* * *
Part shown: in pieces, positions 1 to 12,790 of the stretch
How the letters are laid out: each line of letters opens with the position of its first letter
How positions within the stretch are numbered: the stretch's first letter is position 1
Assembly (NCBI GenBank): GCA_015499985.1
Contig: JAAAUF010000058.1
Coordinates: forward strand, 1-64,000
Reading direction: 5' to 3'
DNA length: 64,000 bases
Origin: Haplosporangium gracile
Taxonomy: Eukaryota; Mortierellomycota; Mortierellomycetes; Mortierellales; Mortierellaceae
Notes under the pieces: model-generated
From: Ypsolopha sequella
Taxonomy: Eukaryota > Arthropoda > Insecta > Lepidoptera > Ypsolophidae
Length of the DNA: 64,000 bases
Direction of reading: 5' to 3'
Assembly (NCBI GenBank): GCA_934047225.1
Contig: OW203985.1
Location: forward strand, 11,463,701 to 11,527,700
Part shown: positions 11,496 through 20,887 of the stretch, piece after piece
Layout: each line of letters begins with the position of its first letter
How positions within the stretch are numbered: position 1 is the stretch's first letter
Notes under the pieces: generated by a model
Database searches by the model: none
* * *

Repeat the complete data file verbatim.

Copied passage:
Part shown: in pieces, positions 1 to 12,790 of the stretch
How the letters are laid out: each line of letters opens with the position of its first letter
How positions within the stretch are numbered: the stretch's first letter is position 1
Assembly (NCBI GenBank): GCA_015499985.1
Contig: JAAAUF010000058.1
Coordinates: forward strand, 1-64,000
Reading direction: 5' to 3'
DNA length: 64,000 bases
Origin: Haplosporangium gracile
Taxonomy: Eukaryota; Mortierellomycota; Mortierellomycetes; Mortierellales; Mortierellaceae
Notes under the pieces: model-generated
From: Ypsolopha sequella
Taxonomy: Eukaryota > Arthropoda > Insecta > Lepidoptera > Ypsolophidae
Length of the DNA: 64,000 bases
Direction of reading: 5' to 3'
Assembly (NCBI GenBank): GCA_934047225.1
Contig: OW203985.1
Location: forward strand, 11,463,701 to 11,527,700
Part shown: positions 11,496 through 20,887 of the stretch, piece after piece
Layout: each line of letters begins with the position of its first letter
How positions within the stretch are numbered: position 1 is the stretch's first letter
Notes under the pieces: generated by a model
Database searches by the model: none